In California’s long, rich prehistoric record, among the most intriguing legacies that archaeologists have discovered is the tradition of burying canines — sometimes with humans, sometimes with garbage, sometimes in lavish graves affectionately appointed with seashells or crystals.
Though all kinds of animals have been found in gravesites throughout the ancient West, canids — or members of the dog family — account for more than half of the animal burials in California.
Previous research had concluded that many of these creatures were coyotes or wolves. But the first genetic tests done on a sample of them has found that the revered animals were domestic dogs.
Not surprising, perhaps, given dogs’ long-standing relationship with humans. But many canids discovered in California graves were also often found to have been ritually killed, dismembered, and sometimes eaten.
|Dog burial from California’s Santa Clara Valley (Byrd et al., JAS)|
The discovery of the ritual animals’ identity “provides new insight into the complex interrelationship between humans and canids,” according to a new study in the Journal of Archaeological Science, “and reveals a more prominent role for dogs than previously envisioned.”
A team of anthropologists and biologists, led by Dr. Brian Byrd of Davis, California, extracted DNA from the teeth of six animals found at different burial sites around the San Francisco Bay area, dating to around a thousand years ago.
The remains had all been excavated years earlier and borrowed from museums or universities, but they came from a wide range of contexts.
One dog had been carefully buried with the baculum — or penis bone — of a harbor seal. Two others were found in middens, or prehistoric trash heaps, and had been dismembered before they were buried.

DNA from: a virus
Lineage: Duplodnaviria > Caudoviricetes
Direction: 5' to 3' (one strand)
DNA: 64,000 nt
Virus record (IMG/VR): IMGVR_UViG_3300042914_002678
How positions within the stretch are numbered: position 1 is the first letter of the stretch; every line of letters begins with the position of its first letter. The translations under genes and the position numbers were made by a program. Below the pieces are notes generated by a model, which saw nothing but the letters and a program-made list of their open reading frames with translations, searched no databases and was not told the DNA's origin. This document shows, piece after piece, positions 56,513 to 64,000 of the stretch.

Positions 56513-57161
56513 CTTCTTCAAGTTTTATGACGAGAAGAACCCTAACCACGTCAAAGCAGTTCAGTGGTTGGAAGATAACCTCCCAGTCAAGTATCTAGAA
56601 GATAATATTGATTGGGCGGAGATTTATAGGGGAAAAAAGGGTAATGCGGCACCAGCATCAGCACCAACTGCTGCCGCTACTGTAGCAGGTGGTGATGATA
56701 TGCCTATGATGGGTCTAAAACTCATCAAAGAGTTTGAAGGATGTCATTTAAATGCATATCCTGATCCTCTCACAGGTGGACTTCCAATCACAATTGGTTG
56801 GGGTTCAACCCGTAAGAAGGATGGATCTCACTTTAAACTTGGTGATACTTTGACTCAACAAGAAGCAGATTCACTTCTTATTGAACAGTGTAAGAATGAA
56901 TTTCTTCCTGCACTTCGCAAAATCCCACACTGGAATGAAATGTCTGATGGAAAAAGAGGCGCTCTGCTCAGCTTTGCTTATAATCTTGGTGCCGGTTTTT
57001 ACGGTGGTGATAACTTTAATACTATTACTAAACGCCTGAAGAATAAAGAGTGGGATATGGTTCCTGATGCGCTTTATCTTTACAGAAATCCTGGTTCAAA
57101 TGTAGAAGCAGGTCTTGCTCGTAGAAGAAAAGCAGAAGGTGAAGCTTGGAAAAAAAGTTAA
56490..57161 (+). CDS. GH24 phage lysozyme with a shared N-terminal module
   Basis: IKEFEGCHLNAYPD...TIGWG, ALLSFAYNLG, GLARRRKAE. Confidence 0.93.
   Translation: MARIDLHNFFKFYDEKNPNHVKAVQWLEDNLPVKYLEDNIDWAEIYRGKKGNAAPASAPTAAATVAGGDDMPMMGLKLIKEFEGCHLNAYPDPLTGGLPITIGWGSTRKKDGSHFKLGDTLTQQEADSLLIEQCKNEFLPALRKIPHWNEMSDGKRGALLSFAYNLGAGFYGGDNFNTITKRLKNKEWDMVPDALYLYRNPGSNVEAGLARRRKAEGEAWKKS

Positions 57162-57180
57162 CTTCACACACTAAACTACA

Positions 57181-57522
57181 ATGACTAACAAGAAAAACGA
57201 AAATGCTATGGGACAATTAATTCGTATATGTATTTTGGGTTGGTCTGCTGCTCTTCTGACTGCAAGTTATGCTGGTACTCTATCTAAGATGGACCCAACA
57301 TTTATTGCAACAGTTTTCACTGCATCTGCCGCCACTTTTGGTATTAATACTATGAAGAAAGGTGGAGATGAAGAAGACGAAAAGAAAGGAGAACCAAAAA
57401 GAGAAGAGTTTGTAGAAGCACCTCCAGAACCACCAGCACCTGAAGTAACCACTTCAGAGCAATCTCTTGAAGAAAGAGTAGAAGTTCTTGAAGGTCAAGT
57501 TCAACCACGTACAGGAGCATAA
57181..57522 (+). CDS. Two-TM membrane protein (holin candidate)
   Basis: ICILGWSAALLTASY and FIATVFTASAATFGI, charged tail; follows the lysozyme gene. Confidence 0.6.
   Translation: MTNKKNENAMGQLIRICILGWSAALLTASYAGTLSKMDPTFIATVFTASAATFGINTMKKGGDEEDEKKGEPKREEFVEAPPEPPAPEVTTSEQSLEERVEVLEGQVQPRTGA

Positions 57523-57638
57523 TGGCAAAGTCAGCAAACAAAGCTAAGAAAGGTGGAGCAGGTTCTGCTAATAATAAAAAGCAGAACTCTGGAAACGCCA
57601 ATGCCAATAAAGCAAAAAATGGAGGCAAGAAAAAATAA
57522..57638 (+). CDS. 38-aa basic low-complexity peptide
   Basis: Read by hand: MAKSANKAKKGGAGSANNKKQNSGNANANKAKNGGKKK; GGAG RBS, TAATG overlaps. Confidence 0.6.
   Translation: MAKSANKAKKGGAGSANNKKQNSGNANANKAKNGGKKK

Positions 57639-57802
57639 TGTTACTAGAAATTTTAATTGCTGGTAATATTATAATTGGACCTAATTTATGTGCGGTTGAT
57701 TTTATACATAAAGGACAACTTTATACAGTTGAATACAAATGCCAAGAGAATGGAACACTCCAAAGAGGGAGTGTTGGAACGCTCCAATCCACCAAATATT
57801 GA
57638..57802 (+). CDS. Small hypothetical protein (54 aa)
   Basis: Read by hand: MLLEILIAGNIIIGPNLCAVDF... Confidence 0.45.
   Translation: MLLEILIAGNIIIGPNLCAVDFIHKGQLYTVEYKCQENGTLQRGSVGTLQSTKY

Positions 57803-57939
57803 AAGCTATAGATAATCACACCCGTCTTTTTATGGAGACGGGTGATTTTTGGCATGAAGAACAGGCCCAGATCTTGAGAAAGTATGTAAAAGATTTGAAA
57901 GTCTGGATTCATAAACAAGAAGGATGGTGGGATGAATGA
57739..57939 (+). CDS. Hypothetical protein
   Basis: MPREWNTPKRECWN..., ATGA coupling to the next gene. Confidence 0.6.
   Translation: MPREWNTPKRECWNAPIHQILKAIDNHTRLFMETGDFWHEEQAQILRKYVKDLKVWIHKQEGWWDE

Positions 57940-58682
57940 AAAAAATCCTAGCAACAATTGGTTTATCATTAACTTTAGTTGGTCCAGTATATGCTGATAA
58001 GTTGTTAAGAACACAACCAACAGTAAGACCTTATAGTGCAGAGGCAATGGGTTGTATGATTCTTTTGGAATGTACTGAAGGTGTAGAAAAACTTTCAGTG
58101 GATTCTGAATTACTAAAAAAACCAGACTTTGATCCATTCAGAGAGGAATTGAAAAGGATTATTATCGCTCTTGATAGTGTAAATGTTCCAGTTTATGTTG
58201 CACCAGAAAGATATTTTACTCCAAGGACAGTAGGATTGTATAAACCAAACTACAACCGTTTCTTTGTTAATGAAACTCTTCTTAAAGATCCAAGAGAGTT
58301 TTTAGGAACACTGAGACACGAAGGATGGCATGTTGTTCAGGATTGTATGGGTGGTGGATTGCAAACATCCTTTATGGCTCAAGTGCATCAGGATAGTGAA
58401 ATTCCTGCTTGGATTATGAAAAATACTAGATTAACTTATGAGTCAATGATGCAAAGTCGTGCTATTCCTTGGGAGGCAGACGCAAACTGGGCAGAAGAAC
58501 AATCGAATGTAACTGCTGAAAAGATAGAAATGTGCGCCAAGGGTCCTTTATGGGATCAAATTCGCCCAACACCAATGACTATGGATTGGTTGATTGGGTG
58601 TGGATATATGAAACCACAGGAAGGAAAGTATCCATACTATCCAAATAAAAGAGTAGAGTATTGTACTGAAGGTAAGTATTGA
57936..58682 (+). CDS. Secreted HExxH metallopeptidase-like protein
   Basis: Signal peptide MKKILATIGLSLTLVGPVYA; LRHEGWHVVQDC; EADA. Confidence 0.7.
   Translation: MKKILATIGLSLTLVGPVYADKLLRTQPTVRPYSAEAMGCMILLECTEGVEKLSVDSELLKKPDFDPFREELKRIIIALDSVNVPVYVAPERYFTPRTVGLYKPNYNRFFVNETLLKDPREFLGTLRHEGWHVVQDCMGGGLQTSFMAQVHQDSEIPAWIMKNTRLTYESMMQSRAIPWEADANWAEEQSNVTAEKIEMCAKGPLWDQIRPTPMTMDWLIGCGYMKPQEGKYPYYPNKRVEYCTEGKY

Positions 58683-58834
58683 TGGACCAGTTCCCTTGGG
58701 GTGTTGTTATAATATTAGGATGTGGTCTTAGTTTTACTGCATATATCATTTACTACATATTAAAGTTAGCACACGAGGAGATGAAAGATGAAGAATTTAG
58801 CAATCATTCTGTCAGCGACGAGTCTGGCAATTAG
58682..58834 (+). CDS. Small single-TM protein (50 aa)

And although some of these specimens had already been deemed to be wolves or coyotes, based solely on their skeletal structure, the DNA results revealed all 6 to be members of Canis familiaris.
This suggests that many of California’s other canid graves, including ones that show evidence of violent deaths, also hold the remains of household dogs.
“It appears that may of these dogs may have been ritually killed as part of specific prehistoric ceremonial activities,” the team writes.
|Dog found buried in a shell mound in Southeast San Francisco Bay (Byrd et al./JAS)|
Throughout central California, the team notes, many buried dogs have been found to have been ritually dismembered, with their hindquarters cut off. In the Bay Area’s Patwin nation, meanwhile, canids were known to be killed for their blood, to be used in initiation rituals. And among the Central Miwok, an extreme grievance or injustice in the community was sometimes assuaged by the ritual killing of a dog.
Historical accounts also describe dogs being butchered and served as food to visitors — a testament to both the guests’ and the dogs’ importance — and throughout the West, dogs have been used as a source of “famine food,” when no other source of protein was available.
The new research doesn’t weigh in on what fates the six dogs that were studied had to face. As Byrd put it to Western Digs in an interview, “We were not studying the faunal remains to explore butchering, et cetera — we were looking at DNA to determine species.”
Although two of the dogs seem to have been intentionally dismembered, not enough is known about how and in what condition they and the others were originally found to draw more conclusions.
While “one working hypothesis” might be that the dismembered dogs had been eaten, he said, “we can provide no insight into these good questions.”
• “The role of canids in ritual and domestic contexts: new ancient DNA insights from complex hunteregatherer sites in prehistoric Central California,” Journal of Archaeological Science, Vol. 40